SAN BERNARDINO, Dec. 6, 2015-- Local Muslim residents attend a gathering to mourn victims who were killed in the recent deadly shooting incident in Islamic Community Center in Loma Linda, San Bernardino, California, United States, Dec. 6, 2015. (Xinhua/Yang Lei via Getty Images)
WASHINGTON, DC DECEMBER 2: Ibrahim Hashi, a Muslim veteran of the United States military, is pictured in his American University dorm room, where a Marine Corp flag hangs on his living room wall, on Wednesday, December 2, 2015, in Washington, DC. Since leaving the Marines as a corporal in 2011, Hashi has heard more anti-Muslim rhetoric than ever. (Photo by Jahi Chikwendiu/The Washington Post via Getty Images)

Muslims are the fastest growing religious group in the world -- and yet most Americans say they know very little about the Islamic faith. In the wake of President Trump's original executive order barring travelers from seven Muslim-majority nations -- an order which his administration is now rewriting after federal judges rejected its legality -- the new commander in chief has positioned himself as someone who intends to defeat radical Islamic terrorism, and will go to great lengths to stop it.

Another February Pew survey shows that 54 percent of Americans see "not much" or "no" widespread support for extremism among Muslims living in the U.S., which is 9 points higher than the 45 percent who felt the same way in 2011.

SEE ALSO: Meet the judges receiving threats after they rejected Trump's travel ban order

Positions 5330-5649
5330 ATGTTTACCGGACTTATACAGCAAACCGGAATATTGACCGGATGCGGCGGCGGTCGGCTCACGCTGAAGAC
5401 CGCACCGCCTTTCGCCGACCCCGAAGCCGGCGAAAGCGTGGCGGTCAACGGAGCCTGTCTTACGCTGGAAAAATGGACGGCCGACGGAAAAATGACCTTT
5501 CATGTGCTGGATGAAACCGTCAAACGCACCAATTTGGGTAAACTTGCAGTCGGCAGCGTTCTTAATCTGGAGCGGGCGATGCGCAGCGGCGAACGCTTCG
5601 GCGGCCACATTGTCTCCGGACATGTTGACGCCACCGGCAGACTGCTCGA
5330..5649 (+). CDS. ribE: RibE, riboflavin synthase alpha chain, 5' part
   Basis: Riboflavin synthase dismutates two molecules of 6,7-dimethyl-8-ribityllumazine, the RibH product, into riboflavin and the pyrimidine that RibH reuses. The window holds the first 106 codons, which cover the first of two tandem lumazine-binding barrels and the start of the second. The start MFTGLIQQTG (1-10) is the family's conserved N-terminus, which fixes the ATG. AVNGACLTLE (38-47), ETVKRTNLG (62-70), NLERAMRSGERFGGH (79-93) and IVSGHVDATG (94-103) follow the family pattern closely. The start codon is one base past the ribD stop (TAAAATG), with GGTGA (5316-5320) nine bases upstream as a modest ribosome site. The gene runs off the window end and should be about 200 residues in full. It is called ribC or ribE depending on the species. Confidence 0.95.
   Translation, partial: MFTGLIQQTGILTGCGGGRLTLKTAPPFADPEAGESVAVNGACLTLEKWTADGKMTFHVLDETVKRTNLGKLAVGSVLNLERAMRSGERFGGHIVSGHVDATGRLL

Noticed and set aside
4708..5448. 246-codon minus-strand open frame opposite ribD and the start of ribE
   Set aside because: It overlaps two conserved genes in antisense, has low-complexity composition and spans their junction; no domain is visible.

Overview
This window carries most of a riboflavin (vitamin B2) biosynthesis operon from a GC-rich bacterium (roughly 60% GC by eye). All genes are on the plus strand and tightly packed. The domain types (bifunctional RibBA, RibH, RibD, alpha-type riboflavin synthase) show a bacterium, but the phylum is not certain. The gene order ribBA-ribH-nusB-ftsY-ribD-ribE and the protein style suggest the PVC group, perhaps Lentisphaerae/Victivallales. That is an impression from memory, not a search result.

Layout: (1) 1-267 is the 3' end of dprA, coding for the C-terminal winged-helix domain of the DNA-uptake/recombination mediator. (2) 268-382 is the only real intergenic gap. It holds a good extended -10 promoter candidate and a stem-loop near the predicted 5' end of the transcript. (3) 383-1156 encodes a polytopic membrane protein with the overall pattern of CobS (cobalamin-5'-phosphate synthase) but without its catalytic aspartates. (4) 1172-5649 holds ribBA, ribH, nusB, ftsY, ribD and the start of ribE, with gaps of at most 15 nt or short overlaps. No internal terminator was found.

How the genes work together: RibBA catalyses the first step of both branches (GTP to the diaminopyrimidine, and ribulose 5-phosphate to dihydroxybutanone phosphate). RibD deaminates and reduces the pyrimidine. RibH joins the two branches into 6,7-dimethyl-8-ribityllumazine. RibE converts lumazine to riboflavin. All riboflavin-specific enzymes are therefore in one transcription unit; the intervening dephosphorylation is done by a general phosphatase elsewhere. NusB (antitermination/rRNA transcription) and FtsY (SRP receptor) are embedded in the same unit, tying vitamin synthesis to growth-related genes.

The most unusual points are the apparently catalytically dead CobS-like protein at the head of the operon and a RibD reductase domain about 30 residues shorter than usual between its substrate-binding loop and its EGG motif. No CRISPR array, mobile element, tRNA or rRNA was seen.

Young people, Democrats and those who personally know someone who is Muslim are more likely to say they do not see support for extremism among Muslims in America.

The report's findings showing a steadily high rating for the Jewish community comes as Jewish cemeteries and community centers have fallen victim to a nationwide wave of vandalism and threat.

In the past month, about 100 headstones at a Jewish cemetery were vandalized in Philadelphia, almost 200 headstones were damaged in Missouri and 10 Jewish community centers received bomb threats.

A Muslim fundraising project led by Linda Sarsour and Tarek El-Messidi called for a display of "solidarity with the Jewish-American community" after the headstones were destroyed in St. Louis. After the project received a bump from J.K. Rowling the activists reached their $20,000 goal in just three hours.

In his Congressional address on Tuesday, President Trump said all Americans are "made by the same God." As a Christian-majority American democracy built on the separation of church and state grows older, the views of its electorate toward different religious groups will likely continue to evolve -- in sync with the growth of faith-based sects themselves.